# Fermat vs Euler

Number Theory Level 5

Fermat's little theorem states that for prime $$p$$, we have $$a^{p-1} \equiv 1 (\mathrm{mod}\;p)$$ ($$p\not\mid a$$). Here is a proof:

1. Consider $$1,2,\cdots,p-1$$ and $$a,2a,\cdots,(p-1)a$$
2. They are permutations of each other under $$\mathrm{mod}\;p$$
3. $$1\cdot 2\cdot \cdots \cdot (p-1)\equiv a\cdot 2a \cdot \cdots (p-1)a \;(\mathrm{mod}\;p)$$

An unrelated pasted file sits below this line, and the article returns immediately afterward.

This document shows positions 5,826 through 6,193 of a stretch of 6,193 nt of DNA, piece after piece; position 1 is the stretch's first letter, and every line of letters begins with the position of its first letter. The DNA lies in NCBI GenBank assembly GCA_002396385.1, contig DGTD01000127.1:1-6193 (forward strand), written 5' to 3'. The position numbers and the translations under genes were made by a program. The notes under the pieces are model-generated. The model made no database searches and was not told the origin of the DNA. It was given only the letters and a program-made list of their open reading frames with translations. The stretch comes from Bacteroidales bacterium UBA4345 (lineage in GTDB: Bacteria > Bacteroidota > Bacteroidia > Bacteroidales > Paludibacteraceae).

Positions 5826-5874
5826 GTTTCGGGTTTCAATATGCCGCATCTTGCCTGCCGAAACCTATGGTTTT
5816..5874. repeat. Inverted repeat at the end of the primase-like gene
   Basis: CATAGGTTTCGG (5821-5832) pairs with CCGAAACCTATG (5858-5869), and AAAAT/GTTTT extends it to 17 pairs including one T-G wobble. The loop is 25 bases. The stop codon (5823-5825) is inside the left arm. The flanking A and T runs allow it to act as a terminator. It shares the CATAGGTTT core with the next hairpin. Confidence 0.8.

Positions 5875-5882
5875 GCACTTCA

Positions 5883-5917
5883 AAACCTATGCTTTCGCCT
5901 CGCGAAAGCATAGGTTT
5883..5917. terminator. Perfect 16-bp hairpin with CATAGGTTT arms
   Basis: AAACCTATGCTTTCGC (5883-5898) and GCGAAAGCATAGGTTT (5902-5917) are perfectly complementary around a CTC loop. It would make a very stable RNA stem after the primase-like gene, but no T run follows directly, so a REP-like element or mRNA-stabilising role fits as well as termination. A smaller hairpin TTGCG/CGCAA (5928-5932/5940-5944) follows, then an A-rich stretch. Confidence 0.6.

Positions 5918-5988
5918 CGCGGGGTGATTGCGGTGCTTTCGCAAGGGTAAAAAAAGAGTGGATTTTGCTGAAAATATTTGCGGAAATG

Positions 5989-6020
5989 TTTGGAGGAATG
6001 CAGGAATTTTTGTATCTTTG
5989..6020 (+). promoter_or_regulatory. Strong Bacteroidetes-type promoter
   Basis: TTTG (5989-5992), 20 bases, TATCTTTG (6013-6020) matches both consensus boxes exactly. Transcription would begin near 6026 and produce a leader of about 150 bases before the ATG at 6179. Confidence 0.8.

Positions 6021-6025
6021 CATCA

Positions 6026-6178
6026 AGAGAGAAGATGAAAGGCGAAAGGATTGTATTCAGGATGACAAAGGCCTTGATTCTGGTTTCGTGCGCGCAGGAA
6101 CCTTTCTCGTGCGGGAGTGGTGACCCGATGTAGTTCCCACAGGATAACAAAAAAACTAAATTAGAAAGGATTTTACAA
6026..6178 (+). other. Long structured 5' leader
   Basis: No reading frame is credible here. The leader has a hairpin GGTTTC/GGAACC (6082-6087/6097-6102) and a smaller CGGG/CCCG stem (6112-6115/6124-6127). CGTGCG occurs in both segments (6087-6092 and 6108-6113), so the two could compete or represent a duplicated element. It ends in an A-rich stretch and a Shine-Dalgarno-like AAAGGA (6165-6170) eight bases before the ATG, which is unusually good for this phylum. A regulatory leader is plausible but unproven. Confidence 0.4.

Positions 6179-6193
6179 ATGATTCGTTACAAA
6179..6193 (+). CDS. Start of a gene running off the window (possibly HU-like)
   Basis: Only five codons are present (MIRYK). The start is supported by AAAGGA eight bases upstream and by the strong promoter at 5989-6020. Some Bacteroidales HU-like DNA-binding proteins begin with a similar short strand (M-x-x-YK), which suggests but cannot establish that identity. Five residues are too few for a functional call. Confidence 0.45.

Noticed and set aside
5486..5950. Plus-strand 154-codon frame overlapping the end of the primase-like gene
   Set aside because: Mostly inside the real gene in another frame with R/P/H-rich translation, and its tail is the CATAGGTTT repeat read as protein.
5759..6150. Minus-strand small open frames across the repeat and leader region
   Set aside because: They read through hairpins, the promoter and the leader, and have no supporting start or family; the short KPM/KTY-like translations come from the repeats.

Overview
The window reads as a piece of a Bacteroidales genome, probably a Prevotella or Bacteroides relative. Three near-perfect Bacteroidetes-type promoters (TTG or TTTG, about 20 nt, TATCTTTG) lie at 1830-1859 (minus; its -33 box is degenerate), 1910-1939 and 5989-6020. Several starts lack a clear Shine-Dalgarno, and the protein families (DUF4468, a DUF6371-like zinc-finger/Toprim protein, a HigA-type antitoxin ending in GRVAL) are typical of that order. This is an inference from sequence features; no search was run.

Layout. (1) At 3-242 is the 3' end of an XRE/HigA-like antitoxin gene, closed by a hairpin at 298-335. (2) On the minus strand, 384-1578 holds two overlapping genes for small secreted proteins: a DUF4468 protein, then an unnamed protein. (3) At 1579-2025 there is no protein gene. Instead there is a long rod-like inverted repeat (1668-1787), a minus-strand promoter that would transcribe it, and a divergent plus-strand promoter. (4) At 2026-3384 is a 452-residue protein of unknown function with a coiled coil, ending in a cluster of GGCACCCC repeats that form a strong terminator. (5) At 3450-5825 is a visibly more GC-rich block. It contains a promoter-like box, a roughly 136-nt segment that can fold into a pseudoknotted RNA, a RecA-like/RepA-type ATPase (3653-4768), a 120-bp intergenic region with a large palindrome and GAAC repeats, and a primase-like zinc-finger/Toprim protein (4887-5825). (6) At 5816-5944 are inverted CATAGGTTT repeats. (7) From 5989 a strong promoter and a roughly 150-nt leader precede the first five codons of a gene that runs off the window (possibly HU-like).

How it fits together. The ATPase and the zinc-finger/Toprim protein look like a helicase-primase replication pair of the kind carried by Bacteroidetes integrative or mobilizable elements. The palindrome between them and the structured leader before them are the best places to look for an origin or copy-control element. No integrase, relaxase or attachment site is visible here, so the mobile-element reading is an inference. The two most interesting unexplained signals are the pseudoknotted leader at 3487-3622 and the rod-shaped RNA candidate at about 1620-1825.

4. Cancellation: $$1\equiv a^{p-1}\;(\mathrm{mod}\;p)$$

However, when we are talking about composite number $$n$$, we have $$a^{\phi(n)} \equiv 1 (\mathrm{mod}\;n)$$ for coprime integers $$a$$ and $$n$$ instead, from Euler's theorem.

If I use the above proof flow for the Euler's theorem, in which step do I first make a mistake?

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